* Financial and tech stocks rebound
* Oil, bond yields rebound; gold falls
* Indexes up: Dow 0.8 pct, S&P 0.99 pct, Nasdaq 1.4 pct (Updates to early afternoon)
By Yashaswini Swamynathan
June 28 (Reuters) - Wall Street was higher on Tuesday as investors rushed to buy cheap after Britain’s decision to leave the European Union wiped off $3 trillion from global markets over the last two trading days.
Banks, which were the worst hit since the referendum on Thursday, were among the most attractive stocks for bargain hunters. The S&P financial index rose 1.31 percent.
Morgan Stanley, Bank of America, Citigroup and JPMorgan were all up more than 2.5 percent while Goldman Sachs rose 1 percent.
Global equities commenced a downward spiral on Friday as investors scrambled to safe havens such as the yen and gold after the referendum threw questions over the future of the European Union.
A rebound in oil prices on Tuesday signaled an appetite for riskier assets, while gold retreated.
The yield on 10-year U.S. Treasury bonds turned positive after two days.
However, uncertainty over when and on what terms Britain will end its membership is expected to fuel volatility in the next few weeks.
“There’s some logic to the rally, but I don’t think there is any staying power,” said Art Hogan, chief market strategist at Wunderlich Securities in New York.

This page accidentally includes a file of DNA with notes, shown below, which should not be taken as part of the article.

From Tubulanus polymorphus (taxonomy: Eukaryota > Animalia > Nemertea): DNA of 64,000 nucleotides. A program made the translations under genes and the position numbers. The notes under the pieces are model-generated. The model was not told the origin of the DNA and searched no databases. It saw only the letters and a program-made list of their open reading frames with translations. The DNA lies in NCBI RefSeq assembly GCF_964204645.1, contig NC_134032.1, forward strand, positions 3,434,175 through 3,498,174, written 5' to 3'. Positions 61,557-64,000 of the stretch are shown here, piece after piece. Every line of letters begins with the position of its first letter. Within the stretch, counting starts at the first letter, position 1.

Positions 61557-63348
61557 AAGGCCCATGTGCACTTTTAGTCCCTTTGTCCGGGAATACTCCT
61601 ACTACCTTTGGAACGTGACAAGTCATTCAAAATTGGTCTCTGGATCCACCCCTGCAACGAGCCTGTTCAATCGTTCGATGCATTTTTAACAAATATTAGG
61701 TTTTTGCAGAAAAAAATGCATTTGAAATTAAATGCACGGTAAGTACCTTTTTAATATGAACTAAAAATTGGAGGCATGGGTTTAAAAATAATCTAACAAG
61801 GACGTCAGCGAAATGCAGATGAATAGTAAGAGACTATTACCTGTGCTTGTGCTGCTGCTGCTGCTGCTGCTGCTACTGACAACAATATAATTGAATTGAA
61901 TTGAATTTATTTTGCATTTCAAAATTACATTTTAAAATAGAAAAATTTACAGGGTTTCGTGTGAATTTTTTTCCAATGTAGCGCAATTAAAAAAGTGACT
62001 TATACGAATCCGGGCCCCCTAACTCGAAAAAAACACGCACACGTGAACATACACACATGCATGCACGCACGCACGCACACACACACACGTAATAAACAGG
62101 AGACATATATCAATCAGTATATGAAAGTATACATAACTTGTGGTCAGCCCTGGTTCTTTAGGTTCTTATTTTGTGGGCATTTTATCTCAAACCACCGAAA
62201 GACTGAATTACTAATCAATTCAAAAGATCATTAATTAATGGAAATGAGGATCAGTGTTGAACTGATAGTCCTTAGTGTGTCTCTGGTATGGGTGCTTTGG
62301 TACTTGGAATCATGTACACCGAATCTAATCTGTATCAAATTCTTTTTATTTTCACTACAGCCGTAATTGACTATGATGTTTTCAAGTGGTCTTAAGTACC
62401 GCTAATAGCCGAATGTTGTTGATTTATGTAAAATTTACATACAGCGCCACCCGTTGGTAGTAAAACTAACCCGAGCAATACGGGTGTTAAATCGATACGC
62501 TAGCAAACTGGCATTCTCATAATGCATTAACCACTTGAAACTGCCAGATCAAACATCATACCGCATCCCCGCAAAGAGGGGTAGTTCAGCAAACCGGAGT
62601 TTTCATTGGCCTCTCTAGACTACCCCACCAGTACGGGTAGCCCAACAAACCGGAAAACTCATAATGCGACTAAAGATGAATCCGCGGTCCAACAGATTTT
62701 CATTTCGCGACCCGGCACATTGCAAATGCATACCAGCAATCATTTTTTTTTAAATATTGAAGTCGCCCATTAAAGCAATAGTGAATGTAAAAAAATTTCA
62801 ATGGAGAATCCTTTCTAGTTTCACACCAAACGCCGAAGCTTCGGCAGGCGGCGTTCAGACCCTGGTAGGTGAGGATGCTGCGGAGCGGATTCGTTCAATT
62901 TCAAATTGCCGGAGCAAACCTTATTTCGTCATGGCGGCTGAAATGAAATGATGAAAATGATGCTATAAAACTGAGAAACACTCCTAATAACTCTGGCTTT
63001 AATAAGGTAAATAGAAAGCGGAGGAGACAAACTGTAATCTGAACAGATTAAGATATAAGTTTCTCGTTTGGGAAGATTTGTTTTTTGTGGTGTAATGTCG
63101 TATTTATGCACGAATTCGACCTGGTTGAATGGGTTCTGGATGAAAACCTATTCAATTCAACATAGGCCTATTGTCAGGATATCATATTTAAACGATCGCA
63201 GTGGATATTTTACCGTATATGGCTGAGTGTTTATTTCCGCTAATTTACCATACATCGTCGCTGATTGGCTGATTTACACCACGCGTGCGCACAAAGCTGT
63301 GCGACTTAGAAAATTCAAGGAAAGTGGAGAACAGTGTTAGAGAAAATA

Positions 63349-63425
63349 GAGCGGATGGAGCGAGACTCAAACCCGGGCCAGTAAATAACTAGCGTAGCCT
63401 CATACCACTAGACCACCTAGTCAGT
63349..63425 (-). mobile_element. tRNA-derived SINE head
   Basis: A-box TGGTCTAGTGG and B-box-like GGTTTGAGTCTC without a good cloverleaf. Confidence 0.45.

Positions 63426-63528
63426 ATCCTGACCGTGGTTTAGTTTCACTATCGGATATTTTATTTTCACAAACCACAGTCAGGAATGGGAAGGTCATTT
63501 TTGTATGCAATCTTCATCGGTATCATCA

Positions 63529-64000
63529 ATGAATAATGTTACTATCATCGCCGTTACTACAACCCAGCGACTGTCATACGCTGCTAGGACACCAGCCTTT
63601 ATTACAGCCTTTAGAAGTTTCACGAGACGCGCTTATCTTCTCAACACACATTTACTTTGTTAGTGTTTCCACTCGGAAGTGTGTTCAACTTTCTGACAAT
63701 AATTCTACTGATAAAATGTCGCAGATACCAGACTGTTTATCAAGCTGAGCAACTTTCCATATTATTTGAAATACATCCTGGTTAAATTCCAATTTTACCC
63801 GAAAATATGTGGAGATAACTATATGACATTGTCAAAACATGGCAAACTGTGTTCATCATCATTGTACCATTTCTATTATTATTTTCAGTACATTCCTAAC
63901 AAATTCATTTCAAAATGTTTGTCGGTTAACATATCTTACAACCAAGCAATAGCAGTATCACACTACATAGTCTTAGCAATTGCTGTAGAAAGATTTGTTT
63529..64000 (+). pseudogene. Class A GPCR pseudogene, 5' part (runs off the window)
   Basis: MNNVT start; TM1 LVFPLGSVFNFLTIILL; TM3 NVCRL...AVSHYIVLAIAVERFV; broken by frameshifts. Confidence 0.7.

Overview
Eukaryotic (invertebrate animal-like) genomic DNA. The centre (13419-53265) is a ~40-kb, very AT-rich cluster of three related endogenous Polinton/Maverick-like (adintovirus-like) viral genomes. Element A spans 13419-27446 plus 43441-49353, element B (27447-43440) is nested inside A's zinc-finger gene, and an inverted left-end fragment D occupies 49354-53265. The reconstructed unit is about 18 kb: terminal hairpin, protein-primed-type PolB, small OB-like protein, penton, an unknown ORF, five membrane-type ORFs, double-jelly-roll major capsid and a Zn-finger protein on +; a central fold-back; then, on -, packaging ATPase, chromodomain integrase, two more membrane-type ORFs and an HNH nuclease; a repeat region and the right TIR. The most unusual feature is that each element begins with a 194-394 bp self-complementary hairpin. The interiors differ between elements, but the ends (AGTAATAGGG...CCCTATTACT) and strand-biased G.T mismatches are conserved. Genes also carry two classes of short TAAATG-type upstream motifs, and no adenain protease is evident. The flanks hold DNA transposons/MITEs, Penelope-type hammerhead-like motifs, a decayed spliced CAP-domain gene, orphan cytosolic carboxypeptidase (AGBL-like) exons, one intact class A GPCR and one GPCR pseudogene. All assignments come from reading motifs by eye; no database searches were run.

At 12:28 p.m. ET (1628 GMT), the Dow Jones Industrial Average was up 136.32 points, or 0.8 percent, at 17,276.56.
The S&P 500 was up 19.78 points, or 0.99 percent, at 2,020.32.
The Nasdaq Composite was up 64.49 points, or 1.4 percent, at 4,658.93.
Nine of the 10 major S&P sectors were higher, led by a 1.75 percent gain in the energy index.
Materials were slightly down, weighed by Dupont and Dow Chemical.
“This is a very volatile and churning environment,” said Eric Wiegand, senior portfolio manager at U.S. Bank in New York. “It’s not going to be the blank summer months that we had grown accustomed to.”
Investors do not expect the U.S. Federal Reserve to raise short-term interest rates anytime this year, but they will keep an eye on economic data that can steer the Fed’s sentiment.
Gross domestic product increased at a 1.1 percent annual rate, compared with 0.8 percent last month. The consumer confidence index rose 98.0 in May, compared to analysts’ estimate of 93.3.
Advancing issues outnumbered decliners on the NYSE by 2,556 to 444. On the Nasdaq, 2,273 issues rose and 515.
The S&P 500 index showed 13 new 52-week highs and no new lows, while the Nasdaq recorded 22 new highs and 33 new lows. (Reporting by Yashaswini Swamynathan in Bengaluru; Editing by Don Sebastian)